Garden author Colleen Plimpton gives pest control, fall color hints

By Lisa Stone
Manchester - posted Wed., Oct. 23, 2013
Lynda Tingley and Colleen Plimpton discuss tricks of the trade before the evening commences. Photo by Lisa Stone.
Lynda Tingley and Colleen Plimpton discuss tricks of the trade before the evening commences. Photo by Lisa Stone.

Most gardeners are disappointed when autumn rolls around because fall typically spells the end of garden color. But garden author and lecturer Colleen Plimpton is on a mission to teach gardeners how to maintain color throughout the seasons. Plimpton brought her message to an Oct. 21 joint meeting of the Manchester Garden Club and the Perennial Planters Organization of Manchester, which attracted a full house of more than 100 gardeners.

Plimpton’s talk on “All Season Color in the Garden” drew some enthusiastic listeners. “Fall is the dead time of the year,” said MGC Vice President Gail Secchiaroli. “We all miss the color that spring brings. I hope to learn how to keep some color to my garden.”

“After the winter, I can’t wait to get back to my gardening and add color to my yard and garden,” said MGC Membership Co-Chair Linda Snyder. “I am so happy to hear how to do that during the winter time.”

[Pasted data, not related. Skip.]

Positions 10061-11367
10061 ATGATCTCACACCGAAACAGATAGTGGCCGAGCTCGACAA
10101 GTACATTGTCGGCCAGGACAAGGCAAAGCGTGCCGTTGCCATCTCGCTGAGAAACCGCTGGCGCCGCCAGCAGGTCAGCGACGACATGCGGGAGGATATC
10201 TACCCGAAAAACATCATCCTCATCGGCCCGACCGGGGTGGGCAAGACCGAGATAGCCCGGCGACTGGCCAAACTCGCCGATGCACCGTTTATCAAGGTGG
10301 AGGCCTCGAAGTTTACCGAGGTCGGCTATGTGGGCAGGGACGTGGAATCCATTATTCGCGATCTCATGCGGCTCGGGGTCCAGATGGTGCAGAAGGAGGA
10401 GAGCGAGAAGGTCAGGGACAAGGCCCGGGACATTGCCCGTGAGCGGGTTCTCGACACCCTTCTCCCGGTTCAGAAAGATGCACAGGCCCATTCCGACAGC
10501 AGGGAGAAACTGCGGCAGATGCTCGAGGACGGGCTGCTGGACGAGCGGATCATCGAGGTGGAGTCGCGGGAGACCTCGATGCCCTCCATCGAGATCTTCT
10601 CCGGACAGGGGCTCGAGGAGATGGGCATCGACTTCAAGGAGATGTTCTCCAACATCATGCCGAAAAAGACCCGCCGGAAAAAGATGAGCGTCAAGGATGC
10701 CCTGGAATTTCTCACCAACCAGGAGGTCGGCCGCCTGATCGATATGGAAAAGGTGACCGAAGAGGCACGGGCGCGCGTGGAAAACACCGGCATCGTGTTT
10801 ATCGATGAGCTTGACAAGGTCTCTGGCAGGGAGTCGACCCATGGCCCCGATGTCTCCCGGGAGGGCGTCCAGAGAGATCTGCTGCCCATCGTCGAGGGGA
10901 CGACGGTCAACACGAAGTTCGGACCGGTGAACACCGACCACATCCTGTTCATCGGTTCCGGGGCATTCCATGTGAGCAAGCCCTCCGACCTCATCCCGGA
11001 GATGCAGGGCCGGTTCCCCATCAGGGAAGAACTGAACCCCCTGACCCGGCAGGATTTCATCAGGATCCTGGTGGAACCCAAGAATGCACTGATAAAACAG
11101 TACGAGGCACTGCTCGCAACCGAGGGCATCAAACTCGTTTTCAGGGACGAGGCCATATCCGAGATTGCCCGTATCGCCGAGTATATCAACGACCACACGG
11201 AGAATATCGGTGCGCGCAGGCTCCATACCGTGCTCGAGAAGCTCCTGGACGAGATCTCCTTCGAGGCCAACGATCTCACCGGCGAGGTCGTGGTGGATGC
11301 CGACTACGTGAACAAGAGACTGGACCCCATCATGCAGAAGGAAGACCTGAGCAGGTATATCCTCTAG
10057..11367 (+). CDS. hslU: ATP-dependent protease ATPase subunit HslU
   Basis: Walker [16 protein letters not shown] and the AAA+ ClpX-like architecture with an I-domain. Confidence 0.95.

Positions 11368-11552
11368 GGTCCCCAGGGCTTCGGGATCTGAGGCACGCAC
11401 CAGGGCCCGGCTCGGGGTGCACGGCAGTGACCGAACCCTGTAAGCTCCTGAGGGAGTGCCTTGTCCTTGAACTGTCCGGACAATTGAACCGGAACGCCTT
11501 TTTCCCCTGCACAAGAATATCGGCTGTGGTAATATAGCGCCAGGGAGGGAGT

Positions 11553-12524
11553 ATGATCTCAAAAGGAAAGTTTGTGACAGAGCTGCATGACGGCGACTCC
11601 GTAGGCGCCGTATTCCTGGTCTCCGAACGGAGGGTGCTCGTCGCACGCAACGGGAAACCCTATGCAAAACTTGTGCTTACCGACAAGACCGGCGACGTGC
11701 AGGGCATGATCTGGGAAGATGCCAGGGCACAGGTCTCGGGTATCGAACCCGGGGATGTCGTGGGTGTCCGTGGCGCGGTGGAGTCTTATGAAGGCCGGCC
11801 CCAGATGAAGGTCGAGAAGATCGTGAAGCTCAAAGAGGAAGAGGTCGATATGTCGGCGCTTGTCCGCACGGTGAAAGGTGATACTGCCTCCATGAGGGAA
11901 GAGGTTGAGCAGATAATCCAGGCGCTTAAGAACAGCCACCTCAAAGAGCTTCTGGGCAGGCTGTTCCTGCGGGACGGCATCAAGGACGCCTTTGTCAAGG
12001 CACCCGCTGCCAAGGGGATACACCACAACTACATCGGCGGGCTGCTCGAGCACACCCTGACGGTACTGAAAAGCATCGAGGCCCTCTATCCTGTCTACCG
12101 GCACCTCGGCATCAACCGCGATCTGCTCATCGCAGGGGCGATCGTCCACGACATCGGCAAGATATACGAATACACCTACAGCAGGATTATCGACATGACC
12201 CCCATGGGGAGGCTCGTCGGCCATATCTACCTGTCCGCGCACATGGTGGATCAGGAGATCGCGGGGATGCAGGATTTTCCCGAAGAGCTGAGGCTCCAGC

Sue Degennaro of South Windsor and Gail Bunce of Manchester came to Plimpton’s lecture even though they are not members of the MGC. “I’m hoping to hear helpful hints on floral colors that can be applied to my garden even when the rest of the vegetation seems to be asleep,” said Bunce. “I’m hoping she gets us into the holiday mood,” said Degennaro.

Along with ideas for year-round garden color, Plimpton offered recipes for homemade formulas that keep pests away from vegetation. “You mix two gallons of water with four beaten eggs, a half of a cup of Tabasco sauce and a half of a cup of Wilt Proof,” an oil that lightly coats the plans and helps the mixture to stick over time.

Plimpton kept her audience engaged with generous use of humor, evident in the title of her book about keeping deer out of the garden - “Not Tonight, Deer.” 

“I think of myself as an educator and an entertainer,” Plimpton said. “I really want the people to leave my lectures thinking that they not only got educational information, but they also got a lot of laughs during the night. I want everyone to have a great time with me.”

Plimpton ended the evening with a skit that paid homage to Beatrix Farrand, whom she described as a major contributor to America’s horticultural heritage. Farrand, the first woman landscape architect and a longtime Connecticut resident, did major landscaping for J.P. Morgan, the Rockefellers and Yale University. “I really want people to know who Farrand is and just how much she helped to change the horticulture industry in the early 1900s,” said Plimpton.

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